I just finished reading Ian McEwan’s Solar, which is smart, spare and unlike most McEwan novels, funny. At its center, however, is a pompous, self-absorbed, appetitive Nobel Prize winning physicist, whose faults are many and endearing qualities few. That he is painted as such a unredeemably selfish guy, a serial philanderer (five wives, countless affairs), flagrant plagiarist, and a monstrous—even criminal—liar, means that readers are not encouraged to develop much of a rapport with this great man of science. Instead, his weaknesses and flaws are anatomized with devastating accuracy. His self-justifications, moral elisions, and robust self-esteem are completely recognizable. That a man who is a poster child for all seven of the deadly sins does not come across as a caricature of Vice in a morality play is impressive. Yet much as I admired McEwan’s mordant wit and obvious flair for satire, Solar points up the problem of the unsympathetic protagonist. Though I don’t require my main characters to be likeable—the prickly, the badly-behaved and the wicked are usually more interesting than their more blameless counterparts—when the point of view rests entirely on the limited perceptions of the Unsympathetic Protagonist, it takes a skilled writer to craft a satisfying, engaging, emotionally resonant novel. The thought of spending so much time in the company of so unpleasant a person (even when said person is imaginary) can be off-putting.
This is a conundrum that agents and editors encounter most every day. An agent or editor’s inability to connect with or “root for” a main character is one of the most frequently cited reasons that he or she will pass on a submission, so be advised that placing a thoroughly awful person at the center of your narrative will likely make your job even tougher (though mostly awful can work). Even a critical darling like McEwan seems to have trouble managing his creation—most reviews were lukewarm at best, and while McEwan’s thieving glutton was not the novel’s only problem, most critics cited his odious personality as a considerable hurdle, so keep an eye on your own Frankenstein’s monster.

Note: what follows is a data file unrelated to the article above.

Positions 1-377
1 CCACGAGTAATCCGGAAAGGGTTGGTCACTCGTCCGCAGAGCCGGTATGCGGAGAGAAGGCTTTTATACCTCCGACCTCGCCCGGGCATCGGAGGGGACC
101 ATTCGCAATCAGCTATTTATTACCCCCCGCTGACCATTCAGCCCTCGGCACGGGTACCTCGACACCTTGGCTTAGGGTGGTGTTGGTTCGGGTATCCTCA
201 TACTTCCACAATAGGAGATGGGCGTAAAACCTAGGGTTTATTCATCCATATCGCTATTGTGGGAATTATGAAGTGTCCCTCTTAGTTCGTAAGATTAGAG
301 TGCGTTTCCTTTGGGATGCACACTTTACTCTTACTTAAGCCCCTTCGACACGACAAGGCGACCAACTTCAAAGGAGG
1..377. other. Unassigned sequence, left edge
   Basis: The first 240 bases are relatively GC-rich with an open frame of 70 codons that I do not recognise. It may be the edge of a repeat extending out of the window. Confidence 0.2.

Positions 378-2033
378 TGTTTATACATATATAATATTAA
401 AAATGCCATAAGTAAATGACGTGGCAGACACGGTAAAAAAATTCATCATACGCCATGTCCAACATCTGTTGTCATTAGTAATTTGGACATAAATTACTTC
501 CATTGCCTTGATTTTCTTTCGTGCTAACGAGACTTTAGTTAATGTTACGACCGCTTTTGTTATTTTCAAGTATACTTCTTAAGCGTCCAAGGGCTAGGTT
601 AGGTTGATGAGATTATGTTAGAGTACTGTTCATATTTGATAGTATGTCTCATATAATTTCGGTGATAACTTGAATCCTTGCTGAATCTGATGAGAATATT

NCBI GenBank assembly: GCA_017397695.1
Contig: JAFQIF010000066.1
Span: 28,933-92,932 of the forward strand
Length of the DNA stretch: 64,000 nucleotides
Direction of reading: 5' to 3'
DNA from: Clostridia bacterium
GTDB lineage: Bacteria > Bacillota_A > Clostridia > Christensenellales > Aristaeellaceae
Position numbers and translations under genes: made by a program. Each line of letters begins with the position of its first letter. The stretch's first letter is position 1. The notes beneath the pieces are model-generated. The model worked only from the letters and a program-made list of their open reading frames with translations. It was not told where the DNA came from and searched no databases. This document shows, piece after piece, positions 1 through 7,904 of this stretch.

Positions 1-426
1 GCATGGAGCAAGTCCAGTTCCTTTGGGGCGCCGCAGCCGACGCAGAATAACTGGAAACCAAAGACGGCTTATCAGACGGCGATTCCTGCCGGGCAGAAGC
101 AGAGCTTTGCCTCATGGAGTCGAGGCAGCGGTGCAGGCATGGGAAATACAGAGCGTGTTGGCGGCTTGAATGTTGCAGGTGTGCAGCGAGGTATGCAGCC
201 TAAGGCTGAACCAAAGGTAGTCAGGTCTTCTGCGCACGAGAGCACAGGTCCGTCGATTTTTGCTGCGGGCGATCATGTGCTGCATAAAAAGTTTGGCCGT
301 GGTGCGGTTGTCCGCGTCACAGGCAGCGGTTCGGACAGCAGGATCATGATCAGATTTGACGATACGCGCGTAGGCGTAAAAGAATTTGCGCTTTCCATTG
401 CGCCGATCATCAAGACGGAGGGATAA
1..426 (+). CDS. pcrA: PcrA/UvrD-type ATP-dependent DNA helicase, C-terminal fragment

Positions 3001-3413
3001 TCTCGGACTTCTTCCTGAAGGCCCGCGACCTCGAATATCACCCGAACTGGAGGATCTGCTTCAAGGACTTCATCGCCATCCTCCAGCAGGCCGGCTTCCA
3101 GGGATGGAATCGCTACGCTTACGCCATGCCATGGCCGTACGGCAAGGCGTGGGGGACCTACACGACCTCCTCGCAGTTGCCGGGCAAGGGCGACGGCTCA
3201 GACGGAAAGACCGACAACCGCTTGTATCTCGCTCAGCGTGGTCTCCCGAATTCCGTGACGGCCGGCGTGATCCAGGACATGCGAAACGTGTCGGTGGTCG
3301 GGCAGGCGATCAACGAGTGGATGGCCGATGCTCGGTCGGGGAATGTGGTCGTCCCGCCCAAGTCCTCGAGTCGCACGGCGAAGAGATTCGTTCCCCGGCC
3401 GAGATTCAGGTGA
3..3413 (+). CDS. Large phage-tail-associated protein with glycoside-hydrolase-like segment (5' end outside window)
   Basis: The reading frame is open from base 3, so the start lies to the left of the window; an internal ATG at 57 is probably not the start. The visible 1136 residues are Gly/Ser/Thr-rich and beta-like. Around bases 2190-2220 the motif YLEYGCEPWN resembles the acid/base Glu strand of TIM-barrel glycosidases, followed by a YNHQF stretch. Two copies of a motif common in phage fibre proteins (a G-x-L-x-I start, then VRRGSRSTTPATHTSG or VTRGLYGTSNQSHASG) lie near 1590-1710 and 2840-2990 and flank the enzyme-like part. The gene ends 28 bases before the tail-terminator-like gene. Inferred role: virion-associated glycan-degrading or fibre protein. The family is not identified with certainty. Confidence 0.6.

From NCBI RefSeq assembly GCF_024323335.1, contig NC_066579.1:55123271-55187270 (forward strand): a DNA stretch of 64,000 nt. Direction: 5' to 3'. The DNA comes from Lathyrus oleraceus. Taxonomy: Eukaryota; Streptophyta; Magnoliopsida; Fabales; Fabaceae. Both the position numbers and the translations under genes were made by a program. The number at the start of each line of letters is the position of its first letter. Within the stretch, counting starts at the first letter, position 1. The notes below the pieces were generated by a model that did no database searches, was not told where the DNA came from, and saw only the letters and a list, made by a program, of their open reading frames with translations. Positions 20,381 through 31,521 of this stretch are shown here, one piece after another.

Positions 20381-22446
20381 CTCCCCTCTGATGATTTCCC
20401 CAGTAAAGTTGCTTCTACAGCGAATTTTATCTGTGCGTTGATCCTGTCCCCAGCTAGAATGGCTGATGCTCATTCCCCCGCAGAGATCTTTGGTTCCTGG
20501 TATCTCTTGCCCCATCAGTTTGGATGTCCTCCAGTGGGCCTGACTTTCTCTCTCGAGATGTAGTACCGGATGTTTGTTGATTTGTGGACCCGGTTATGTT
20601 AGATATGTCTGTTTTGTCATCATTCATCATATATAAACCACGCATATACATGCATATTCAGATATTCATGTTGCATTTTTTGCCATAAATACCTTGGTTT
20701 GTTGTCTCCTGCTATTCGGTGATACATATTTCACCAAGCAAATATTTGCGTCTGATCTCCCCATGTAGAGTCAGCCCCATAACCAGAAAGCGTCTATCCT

This is not to say that fiction should be peopled by the virtuous; there are plenty of wonderful, awful characters that carry a novel. Becky Sharp from Vanity Fair, Tom Ripley from The Talented Mr. Ripley, Max in Where the Wild Things Are. Fans of Lolita point to Humbert Humbert, or Bret Easton Ellis’ titular American Psycho, though these two fellows leave me cold. What do you think? Is an unsympathetic heroine a turn off? Who are some antiheroes worth getting to know?